I do want to say that in the area of having a conflict with your child and struggling to teach: Homeschooling is not perfect. It is not a cure. Relationship difficulties will still exist. A child with dyslexia will still have dyslexia. But in school these would also exist. A child may struggle for years because of conflicts with other students or with a teacher. So, step back and ask yourself if you have too idyllic a vision of homeschool, that it is failing your child just because your child is struggling. Too often we blame hardship on the choice we made. I was “lucky” in that my child was failing in school, so I saw that there were problems, and when he was homeschooled I knew homeschooling wasn’t “to blame.” It wasn’t a cure, but it wasn’t to blame. It did reduce the amount of shame and triggers he had, so that he could focus on learning, but learning to read was still a slow endeavour. The steps I took was to scale back the working on weaknesses and scale up working to his strengths. Working hour after hour on weaknesses is demoralizing, but as parents we can fall into that trap.

So, for my son with dyslexia, I worked incredibly hard to focus on building his talents in music and art. Content topics we worked on figuring out accommodations – audiobooks made reading accessible. It was a careful balance between accommodation and collaborative reading efforts. But truthfully I spent a year showing him how wonderful he was. He was afraid that he wasn’t ever going to be able to do this thing that everyone else could do easily. So was I. We had been told he never would read when he was assessed. I couldn’t make his struggles that the gist of our relationship. I couldn’t make “learning” all about something that seemed so inaccessible to him. I had to show him that he still had the world at his fingertips. And this was the role I took on (oh, and many times failed miserably, it is a process, not an achievement…). There is, of course, more to this story.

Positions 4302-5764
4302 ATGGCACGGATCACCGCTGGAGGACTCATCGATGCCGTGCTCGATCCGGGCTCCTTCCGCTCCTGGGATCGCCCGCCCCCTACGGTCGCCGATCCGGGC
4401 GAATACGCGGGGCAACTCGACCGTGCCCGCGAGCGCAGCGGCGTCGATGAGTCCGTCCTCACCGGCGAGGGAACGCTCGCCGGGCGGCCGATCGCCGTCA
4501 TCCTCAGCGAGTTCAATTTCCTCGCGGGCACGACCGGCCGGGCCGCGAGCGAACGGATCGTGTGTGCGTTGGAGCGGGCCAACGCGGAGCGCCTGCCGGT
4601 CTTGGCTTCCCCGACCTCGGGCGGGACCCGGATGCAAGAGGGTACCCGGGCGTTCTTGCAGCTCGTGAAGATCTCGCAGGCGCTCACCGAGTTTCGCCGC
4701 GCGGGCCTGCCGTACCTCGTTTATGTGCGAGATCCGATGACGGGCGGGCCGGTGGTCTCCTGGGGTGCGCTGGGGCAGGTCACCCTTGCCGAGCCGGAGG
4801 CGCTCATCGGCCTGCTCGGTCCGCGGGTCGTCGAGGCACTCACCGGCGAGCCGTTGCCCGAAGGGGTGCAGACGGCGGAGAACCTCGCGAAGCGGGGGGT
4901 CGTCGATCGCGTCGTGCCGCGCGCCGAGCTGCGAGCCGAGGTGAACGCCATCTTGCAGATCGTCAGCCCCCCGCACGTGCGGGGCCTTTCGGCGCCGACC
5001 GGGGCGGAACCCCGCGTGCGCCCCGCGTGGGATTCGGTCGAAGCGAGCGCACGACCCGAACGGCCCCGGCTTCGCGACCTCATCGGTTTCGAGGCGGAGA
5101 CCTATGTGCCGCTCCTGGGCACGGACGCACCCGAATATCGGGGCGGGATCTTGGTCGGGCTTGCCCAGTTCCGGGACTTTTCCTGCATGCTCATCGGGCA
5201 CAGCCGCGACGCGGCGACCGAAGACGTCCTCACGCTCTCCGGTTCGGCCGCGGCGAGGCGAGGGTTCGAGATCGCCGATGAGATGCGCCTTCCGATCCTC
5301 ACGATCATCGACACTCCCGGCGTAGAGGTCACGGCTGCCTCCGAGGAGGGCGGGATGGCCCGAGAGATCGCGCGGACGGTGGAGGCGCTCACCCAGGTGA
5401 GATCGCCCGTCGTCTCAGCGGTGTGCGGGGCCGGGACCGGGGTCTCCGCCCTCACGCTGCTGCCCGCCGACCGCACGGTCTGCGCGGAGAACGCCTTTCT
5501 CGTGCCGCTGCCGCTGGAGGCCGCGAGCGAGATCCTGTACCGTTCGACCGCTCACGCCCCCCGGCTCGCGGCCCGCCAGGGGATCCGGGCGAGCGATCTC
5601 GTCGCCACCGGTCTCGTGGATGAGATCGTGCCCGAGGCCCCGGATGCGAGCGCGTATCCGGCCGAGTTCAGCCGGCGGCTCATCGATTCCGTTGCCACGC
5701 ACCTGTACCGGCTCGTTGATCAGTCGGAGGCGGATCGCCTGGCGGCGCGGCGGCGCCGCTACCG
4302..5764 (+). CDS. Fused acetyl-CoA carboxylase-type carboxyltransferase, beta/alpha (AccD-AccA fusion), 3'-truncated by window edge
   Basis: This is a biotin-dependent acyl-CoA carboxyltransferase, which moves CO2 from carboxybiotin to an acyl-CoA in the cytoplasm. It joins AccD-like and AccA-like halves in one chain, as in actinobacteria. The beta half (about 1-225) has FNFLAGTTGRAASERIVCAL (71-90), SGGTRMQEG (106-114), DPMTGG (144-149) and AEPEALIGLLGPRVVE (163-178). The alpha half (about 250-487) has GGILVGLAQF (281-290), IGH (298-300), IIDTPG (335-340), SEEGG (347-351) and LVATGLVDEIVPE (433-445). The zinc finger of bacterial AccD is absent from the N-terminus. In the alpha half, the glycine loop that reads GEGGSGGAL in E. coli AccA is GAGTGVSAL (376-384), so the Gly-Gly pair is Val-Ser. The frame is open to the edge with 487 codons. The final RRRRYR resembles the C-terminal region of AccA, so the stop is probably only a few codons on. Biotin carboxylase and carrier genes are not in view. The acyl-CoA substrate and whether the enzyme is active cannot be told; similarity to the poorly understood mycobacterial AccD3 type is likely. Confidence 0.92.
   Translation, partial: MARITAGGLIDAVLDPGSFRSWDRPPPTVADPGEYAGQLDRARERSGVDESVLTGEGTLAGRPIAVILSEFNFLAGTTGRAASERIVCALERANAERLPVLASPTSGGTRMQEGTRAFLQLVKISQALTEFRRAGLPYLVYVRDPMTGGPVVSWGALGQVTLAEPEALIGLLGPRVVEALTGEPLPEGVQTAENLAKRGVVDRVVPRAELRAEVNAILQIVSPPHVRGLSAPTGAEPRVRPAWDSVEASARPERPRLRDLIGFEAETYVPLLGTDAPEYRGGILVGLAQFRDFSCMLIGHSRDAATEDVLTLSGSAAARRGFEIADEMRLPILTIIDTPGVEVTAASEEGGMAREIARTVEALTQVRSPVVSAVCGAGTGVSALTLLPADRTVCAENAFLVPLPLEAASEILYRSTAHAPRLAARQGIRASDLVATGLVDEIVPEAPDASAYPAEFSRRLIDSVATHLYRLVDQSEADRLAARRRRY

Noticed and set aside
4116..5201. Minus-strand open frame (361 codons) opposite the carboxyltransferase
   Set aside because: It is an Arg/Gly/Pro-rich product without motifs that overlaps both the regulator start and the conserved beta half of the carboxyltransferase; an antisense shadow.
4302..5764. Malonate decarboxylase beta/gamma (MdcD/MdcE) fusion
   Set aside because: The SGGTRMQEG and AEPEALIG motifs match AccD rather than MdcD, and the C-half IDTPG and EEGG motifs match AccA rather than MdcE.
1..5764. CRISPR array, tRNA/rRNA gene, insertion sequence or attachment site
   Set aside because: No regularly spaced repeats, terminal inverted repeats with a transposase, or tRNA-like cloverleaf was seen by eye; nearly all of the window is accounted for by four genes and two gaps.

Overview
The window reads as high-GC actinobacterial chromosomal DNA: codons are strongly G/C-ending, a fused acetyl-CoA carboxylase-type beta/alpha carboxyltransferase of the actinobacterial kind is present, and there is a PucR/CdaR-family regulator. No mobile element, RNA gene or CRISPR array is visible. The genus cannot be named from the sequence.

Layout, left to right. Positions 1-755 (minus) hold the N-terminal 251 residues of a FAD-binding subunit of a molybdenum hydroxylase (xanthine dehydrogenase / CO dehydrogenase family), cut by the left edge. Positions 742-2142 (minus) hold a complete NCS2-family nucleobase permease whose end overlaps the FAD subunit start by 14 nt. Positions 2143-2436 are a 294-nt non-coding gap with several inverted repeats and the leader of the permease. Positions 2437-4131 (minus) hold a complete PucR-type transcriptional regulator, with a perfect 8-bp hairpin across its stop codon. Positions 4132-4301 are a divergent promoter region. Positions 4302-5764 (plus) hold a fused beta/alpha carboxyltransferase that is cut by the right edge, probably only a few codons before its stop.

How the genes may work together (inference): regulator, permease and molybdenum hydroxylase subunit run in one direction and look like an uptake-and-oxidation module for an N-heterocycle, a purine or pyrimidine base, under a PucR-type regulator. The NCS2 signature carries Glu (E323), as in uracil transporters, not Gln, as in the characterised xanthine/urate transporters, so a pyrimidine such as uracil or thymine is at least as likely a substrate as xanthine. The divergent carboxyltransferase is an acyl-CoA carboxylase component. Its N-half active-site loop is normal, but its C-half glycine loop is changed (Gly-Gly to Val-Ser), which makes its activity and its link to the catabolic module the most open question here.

Now, he works on his weaknesses and believes he is smart. He sees himself as competent and capable. He is actually reading beyond what we were ever told was possible. I am not sure that you, dear reader, are a parent of a neurodiverse child, but, still, I want you to know, that really, a huge benefit of homeschooling, is that we get to accept our children as they are, help them build their strengths and show them that they can work on their weaknesses.

This looks like I knew it would “work” all along. But truthfully, I did not. And sometimes things will not “work” and that is okay. We are working WITH our children, not ON our children. I cried myself to sleep worried about my son many nights. And when we pulled him, I had a toddler and an infant. I worried that I wasn’t doing enough. But my goal had been to instill a sense that he was competent and capable. That he had talents. That those talents were supported, and that I had his back. And you know, I could do that with a toddler and an infant. I might not have had a solid schedule. I might have relied a lot on this website: , and we might have used children’s books a lot to identify parts of speech, interpreting symbols etc, and spent a lot of time homeschooling at the park while my toddler played… we read books on DNA at night after the little ones went to bed, and used a lot of classes for art and music… but it all worked out. We had the opportunity to be creative because we were not limited to the hours of 9-3. And, remember, even 5 minutes of something is worthwhile. Talking philosophy and politics correlates highly with doing well in school, and reading, however that happens, via audiobooks, eye reading, etc. This is learning. And, remember, a child is ALWAYS learning. Engage. Discuss. Listen. You got this!